CNN could not independently confirm Fars News’ version of the events. 

The semi-official Iranian Students News Agency (ISNA) also reported Fakhrizadeh’s vehicle was hit by gunfire, followed by an explosion and additional gunfire. The ISNA cited Iranian Defense Minister Brigadier General Amir Hatami as its source. 

“Based on reports received from members of his security detail, Mr. Fakhrizadeh's vehicle was initially targeted by gunfire, after which a Nissan vehicle laden with explosives was set off in close proximity to them as gunfire, targeting their vehicle, was continuing,” Hatami was quoted as saying. 

According to the Islamic Republic of Iran Broadcasting, a state television outlet, the explosion occurred first and then gunfire by attackers. 

On Monday, Iranian news sites reported that the attack that killed Fakhrizadeh, the alleged architect of Iran’s nuclear weapons program, was carried out using an Israeli-manufactured weapon controlled by satellite. 

Iran’s English-language Press TV reported a weapon recovered from the scene of the attack bore “the logo and specifications of the Israeli military industry.” No images of this alleged weapon were published, according to The Times of Israel. 

Iranian leaders blame Israel for assassination 

Iranian President Hassan Rouhani was among the country’s leaders who blamed Israel for the attack on Fakhrizadeh. He promised retaliation, saying during a cabinet meeting Saturday, “The think tanks and the enemies of Iran must know that the Iranian nation and the officials in charge in the country are brave and determined to respond to the murder in time.”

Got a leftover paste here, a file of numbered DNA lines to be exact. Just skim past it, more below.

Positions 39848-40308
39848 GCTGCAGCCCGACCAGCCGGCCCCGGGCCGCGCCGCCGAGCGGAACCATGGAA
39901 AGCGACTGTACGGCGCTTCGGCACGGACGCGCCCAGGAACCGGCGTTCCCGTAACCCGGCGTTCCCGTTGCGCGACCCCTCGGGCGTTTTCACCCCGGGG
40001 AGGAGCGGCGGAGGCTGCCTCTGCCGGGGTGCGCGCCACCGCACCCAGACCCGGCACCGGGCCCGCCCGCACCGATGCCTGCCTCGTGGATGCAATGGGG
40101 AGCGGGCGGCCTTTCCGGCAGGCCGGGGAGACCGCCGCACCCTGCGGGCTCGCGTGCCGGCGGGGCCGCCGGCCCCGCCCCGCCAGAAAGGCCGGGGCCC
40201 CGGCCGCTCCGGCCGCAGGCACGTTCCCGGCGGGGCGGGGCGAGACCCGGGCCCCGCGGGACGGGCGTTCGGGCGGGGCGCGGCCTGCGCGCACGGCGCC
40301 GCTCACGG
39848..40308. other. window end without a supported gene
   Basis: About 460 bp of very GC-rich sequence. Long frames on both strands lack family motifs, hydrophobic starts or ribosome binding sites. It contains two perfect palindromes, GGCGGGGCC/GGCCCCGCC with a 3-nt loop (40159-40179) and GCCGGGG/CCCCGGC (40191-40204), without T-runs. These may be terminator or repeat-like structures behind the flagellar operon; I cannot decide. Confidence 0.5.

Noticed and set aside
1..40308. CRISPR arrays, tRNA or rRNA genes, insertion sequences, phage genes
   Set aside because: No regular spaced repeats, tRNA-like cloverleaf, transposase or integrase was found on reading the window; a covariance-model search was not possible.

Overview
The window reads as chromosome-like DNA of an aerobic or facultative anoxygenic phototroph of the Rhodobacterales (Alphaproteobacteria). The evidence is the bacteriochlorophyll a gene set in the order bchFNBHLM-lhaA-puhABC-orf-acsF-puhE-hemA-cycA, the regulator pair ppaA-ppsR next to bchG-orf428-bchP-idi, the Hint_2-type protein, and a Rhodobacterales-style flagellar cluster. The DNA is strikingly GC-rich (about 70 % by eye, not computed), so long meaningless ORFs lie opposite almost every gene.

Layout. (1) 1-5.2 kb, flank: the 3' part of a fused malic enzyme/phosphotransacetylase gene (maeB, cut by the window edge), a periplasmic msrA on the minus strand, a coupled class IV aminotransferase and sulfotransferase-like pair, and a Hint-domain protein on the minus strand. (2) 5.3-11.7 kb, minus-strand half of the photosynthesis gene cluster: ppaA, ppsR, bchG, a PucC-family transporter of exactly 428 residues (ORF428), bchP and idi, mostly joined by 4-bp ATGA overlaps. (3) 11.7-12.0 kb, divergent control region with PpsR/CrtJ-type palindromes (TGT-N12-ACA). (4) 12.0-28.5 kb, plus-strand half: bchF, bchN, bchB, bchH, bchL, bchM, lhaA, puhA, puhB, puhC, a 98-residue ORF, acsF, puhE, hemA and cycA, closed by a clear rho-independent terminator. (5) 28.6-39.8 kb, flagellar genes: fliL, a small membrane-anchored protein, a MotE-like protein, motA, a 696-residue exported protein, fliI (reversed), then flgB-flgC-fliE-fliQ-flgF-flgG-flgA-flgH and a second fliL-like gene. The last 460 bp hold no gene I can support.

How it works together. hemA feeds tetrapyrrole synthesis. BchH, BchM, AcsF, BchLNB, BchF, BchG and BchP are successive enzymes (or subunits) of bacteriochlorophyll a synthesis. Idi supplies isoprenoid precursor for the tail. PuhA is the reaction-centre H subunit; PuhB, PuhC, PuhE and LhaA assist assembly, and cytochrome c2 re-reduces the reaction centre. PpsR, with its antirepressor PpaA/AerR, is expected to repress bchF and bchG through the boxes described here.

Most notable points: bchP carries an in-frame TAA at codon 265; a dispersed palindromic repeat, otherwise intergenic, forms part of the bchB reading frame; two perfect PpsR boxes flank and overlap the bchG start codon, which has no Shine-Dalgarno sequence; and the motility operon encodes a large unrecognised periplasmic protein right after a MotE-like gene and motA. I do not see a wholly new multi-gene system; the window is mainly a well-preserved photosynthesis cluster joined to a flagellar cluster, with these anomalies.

The assassination, Rouhani said, was carried out at “the filthy hands of oppressors, in concert with the illegitimate Zionist regime.” 

Iran has provided no evidence of Israeli involvement. Israeli Prime Minister Benjamin Netanyahu's office declined to comment to CNN on Friday. 

Iran defense minister vows revenge after killing of top nuclear scientist 

At the funeral of Fakhrizadeh, Defense Minister General Amir Hatami warned that the killing would be avenged, according to The Times of Israel. 

“The enemy knows full well that he cannot commit a crime without getting a response from the Iranian people. The martyr’s blood will be remembered forever and the enemy made a mistake with this assassination,” said Hatami, according to Hebrew-language reports. 

“The assassination of the scientist will not stop the progress of Iran’s nuclear program but will only accelerate it. The response will come with certainty,” Hatami added. 

He said Fakhrizadeh’s killing would make Iranians “more united, more determined.”